I’m trying to post in Glowforge Tips and Tricks but can’t figure how to get there. Wondering if anyone has any tips or insight on lasing rubber. I’ve got - let’s say its .325" thick sheet of black rubber, and I want to lase it - inscribe or engrave. Ive tested it, and it works, and the image is good and all that. The problem is, when the laser hits the rubber it liquifies it to a kind of sticky/mastic substance. The question is: does the rubber air-dry/ ‘cure’/ reset on its own, or will it stay sticky forever? I know, there’s “all kinds of rubber” but what I’m talking about is like basically non-fibrous gasket material… any hints on how to make this reset, or how long this will take to re-cure?
Oh the Tips and Tricks section is limited to tutorials, so that’s why you can’t post there.
For something like rubber, any information on it would be located in the Beyond the Manual section, and that’s the only place we’re supposed to post settings information, so I’ll shift your post there for you. (I’ve never worked with rubber, but there are other folks here who have…they might be able to give you suggestions there.)
No prob! Couple of links to look through while waiting…
I updated my settings a teensy bit since that post AGES ago - a link to the updated bit
hope that it’s helpful and good luck
Hm. That hasn’t been my experience lasering rubber. I have tried both the pink “plain” rubber and the gray “low odor” rubber. In both cases, the laser reduces the lased parts to a fine, awful-smelling dust, which the Glowforge fans distribute all over the inside of your machine. The engraved pieces have never exhibited any tackiness that I have noticed.
Are you using the Buna-N “rubber?” That’s some sort of a synthetic for specialty industrial applications. I haven’t messed with it. The manufacturer might be able to tell you something more.
I have scored 1/8" Buna-N about 1/2 to 2/3 the way through. I was not able to cut all the way through without charring. I was then able to use a razor knife to cut all the remaining material and the knife was guided by the cut and I think that the material underneath the cut was weakened. Watch the process carefully as there is a substantial flame produced that is blown horizontal by the air assist. I think that the carbon black in Buna-N ignites when released from the material. I was cutting gasket rings so the cut line was not complex, but the result was much better than could be achieved by a razor knife alone.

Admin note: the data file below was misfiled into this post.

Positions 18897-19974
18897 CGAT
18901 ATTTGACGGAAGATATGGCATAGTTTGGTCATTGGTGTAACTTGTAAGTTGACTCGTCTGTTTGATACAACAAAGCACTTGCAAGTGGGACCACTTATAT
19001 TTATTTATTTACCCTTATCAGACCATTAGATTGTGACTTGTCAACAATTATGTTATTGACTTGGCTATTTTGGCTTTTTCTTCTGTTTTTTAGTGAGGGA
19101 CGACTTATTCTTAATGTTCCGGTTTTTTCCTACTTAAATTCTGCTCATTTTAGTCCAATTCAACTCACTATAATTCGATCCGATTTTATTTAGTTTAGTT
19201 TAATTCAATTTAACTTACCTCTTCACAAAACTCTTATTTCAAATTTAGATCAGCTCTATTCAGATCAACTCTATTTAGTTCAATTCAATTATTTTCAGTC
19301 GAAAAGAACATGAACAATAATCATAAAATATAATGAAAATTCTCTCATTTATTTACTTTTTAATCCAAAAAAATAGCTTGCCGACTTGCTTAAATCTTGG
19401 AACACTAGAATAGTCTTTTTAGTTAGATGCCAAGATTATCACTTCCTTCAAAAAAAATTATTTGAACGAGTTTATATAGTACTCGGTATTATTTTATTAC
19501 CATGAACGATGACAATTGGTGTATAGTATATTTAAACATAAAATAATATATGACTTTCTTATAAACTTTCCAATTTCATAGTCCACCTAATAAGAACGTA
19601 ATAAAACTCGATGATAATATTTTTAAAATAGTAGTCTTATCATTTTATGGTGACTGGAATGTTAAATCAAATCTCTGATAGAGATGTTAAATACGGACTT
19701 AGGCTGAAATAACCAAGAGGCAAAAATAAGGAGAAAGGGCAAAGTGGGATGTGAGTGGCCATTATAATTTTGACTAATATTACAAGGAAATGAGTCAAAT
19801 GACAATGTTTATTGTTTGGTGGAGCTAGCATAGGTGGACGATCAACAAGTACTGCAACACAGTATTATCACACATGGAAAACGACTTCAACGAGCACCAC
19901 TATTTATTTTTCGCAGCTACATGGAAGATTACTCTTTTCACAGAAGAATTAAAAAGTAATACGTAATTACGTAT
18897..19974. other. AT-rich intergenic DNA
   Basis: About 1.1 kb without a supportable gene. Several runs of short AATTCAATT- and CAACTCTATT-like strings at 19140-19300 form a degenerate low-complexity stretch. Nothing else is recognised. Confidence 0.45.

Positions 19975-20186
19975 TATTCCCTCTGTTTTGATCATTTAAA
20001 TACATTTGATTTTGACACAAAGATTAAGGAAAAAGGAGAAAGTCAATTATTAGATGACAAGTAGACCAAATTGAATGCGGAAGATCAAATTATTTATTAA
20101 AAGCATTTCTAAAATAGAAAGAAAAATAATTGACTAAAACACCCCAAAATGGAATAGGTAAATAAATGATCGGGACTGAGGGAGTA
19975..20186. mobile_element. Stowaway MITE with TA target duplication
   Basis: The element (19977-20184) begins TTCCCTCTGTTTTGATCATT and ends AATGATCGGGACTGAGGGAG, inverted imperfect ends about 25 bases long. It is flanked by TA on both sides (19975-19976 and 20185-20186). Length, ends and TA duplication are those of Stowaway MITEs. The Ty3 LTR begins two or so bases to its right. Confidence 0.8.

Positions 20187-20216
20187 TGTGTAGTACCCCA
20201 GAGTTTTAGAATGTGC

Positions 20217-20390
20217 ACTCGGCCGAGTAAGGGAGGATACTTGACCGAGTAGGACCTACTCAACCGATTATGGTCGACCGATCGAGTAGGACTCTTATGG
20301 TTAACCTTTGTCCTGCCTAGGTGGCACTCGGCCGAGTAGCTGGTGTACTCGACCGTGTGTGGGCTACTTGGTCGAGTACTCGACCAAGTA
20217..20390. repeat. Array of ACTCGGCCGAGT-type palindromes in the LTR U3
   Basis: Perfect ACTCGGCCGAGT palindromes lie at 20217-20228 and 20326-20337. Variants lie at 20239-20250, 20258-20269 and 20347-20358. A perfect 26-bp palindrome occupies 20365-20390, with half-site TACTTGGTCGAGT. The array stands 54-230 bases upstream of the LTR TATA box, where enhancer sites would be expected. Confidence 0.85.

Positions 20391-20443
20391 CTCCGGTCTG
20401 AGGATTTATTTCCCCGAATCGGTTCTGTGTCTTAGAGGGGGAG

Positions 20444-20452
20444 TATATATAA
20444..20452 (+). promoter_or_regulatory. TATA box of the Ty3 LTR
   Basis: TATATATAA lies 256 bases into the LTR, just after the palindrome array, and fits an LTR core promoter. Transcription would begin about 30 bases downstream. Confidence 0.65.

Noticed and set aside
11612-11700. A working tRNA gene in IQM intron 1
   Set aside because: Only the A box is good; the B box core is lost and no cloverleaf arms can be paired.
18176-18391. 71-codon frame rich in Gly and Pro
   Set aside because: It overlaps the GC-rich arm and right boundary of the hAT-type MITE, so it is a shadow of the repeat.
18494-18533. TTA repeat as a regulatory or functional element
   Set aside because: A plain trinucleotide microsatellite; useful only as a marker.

Thank you everyone for the dialogue, suggestions, and attempts to help. What I was doing was: you know those heavy-duty protective cases you get for phones/ iPads - they usually come wrapped in a thick (.125") flexible black rubber. I was trying to lase ID information into them; the laser was ‘reactivating’ the rubber. The image was there, and was good, but the rubber was sticky. My concern was if it would always remain sticky or would eventually air dry/ cure. Turns out, after leaving it overnight, when I returned this morning, the stickiness was gone, the image was fixed, and all is now as I’d hoped it would be. So the answer to this question turned out to be: just let it air dry for a while. Thanks again for suggestions and help.
Also, BTW, I was using a the engrave setting, speed at approx. 500, and power at approx. 60% (on a .125" material thickness). No fires, no sparking…
I am glad you got the desired result.
However, you might want to use some caution in cutting and engraving materials of unknown composition in your Glowforge. Combustion products of many synthetic substances can be toxic or damaging to your equipment (and possibly. warranty-voiding).
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